Everything from W.A.S.T.E. merchandise adorned with band lyrics, to the reflective stickers given to photographers on tour that read “Generic Sticky Pass” reflects Radiohead’s conscious embrace of un-ordained, almost autocratic language. The band plays around with a fair bit of sloganeering, too, a stylistic approach that all began with their laundry list of thoughts befitting a modern human on O.K. Computer‘s “Fitter, Happier.”

Appearing halfway through the album, the mechanized voice in “Fitter, Happier” speaks pre-ordained slogans that start out nice but soon turn dour, until the voice describes its subject as “a pig in a cage on antibiotics.” This song was the beginning of the band making their art into a knife, documenting a fascination with artificial intelligence on O.K. Computer that would thematically link to their Kid A ruminations on the first cloned human, than explode among a landscape of jingoistic jargon and false flags on Hail to the Thief.

That “Fitter, Happier” appears halfway through seems like no accident—Radiohead were working toward it for the first half of the record. Opener “Airbag” tests our faith in technology to the extreme, echoing a car crash Yorke may have experienced years before to express that we’re simultaneously grateful for technology and terrified by our reliance on it. Immediately following that, the fan-favorite “Paranoid Android” then suggests that same terror soon affects our opinions of people we’re so reviled by that we don’t understand how they can possibly be human.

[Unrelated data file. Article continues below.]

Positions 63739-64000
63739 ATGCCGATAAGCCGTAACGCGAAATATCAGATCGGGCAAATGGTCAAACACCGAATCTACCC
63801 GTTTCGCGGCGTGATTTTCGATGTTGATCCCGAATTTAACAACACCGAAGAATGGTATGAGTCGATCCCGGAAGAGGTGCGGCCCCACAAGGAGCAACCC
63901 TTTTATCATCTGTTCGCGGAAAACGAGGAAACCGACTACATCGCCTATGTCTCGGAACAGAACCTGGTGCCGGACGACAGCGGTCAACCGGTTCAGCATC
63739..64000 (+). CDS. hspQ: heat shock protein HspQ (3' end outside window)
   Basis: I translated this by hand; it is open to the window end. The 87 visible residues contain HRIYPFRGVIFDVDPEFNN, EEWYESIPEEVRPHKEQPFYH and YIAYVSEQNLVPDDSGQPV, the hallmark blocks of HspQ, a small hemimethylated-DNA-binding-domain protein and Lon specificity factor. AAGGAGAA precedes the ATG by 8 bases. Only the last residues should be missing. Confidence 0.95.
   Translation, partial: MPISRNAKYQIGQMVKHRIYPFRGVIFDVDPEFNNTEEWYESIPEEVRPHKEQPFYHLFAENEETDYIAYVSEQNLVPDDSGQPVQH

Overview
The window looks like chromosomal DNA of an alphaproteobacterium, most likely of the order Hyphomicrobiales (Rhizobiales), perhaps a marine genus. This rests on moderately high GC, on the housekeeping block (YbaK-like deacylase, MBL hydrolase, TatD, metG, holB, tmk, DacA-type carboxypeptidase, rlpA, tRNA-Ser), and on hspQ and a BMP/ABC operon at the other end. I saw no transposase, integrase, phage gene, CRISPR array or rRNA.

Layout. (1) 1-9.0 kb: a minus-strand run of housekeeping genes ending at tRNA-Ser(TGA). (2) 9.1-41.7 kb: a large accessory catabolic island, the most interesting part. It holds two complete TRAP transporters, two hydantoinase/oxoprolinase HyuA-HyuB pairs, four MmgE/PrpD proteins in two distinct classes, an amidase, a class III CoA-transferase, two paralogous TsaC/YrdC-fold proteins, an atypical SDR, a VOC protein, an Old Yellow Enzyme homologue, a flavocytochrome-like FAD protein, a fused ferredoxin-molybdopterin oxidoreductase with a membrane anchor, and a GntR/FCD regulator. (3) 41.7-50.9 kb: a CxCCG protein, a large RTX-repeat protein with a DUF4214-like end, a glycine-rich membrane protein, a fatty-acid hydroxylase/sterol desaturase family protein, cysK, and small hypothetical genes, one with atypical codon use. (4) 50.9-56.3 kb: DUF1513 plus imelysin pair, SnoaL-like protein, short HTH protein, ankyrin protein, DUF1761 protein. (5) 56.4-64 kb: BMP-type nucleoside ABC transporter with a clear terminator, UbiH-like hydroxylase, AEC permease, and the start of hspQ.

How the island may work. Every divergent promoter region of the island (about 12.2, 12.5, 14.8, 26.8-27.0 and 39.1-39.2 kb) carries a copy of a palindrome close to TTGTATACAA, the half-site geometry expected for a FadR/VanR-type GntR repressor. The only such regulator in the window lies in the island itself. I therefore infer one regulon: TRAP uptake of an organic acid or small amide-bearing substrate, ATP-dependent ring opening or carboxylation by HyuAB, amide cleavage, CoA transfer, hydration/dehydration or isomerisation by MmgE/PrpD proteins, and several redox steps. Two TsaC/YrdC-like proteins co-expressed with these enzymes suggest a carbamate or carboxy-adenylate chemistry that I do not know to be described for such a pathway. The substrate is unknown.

The late author Douglas Adams explains Marvin, the Paranoid Android in his classic, A Hitchhiker’s Guide to The Galaxy, as the proudest achievement of the Sirius Cybernetics Corporation, whose marketing department he describes as, “a bunch of mindless jerks who’ll be the first against the wall when the revolution comes.” By evoking the same wall, “with your opinion, which is of no consequence at all,” Yorke makes known his love of this salient satirical detail from Hitchhiker’s Guide—“content” is of no consequence, nor are legacy stories, really.

The “rain down on me” bridge, echoing Blade Runner character Roy Batty’s “Tears in the Rain” death soliloquy at the end of the classic sci-fi film, further brings the struggle between humanity and artificiality home. Yorke then goes even deeper with this theme on the next track, “Subterranean Homesick Alien.”

The fact that “Exit Music (For a Film)” was actually written for Baz Luhrmann’s Romeo + Juliet only further contributed to Radiohead’s paradoxical status of simultaneously operating from within a corporate narrative, while challenging that narrative in order to push it forward.

Had it not been for that song, this writer would never have discovered Radiohead at age nine, would have never plundered his older brother’s tape collection to find a copy of The Bends, and would likely be a lot less cynical today. As one of the most straightforward tunes on the album, it was a perfect entry point for many of us into the back catalog of a band that was on the cusp of transforming themselves into something radically different, and we’d be with them every step of the way.

The reissue’s b-side, “Lift,” which Radiohead played often during their dates opening for Alanis Morissette on her 1996 Jagged Little Pill tour, hints at the more commercially-friendly sound they might have gone in. But as it stands, “Exit Music” is the one of the most instantly accessible moments on O.K. Computer.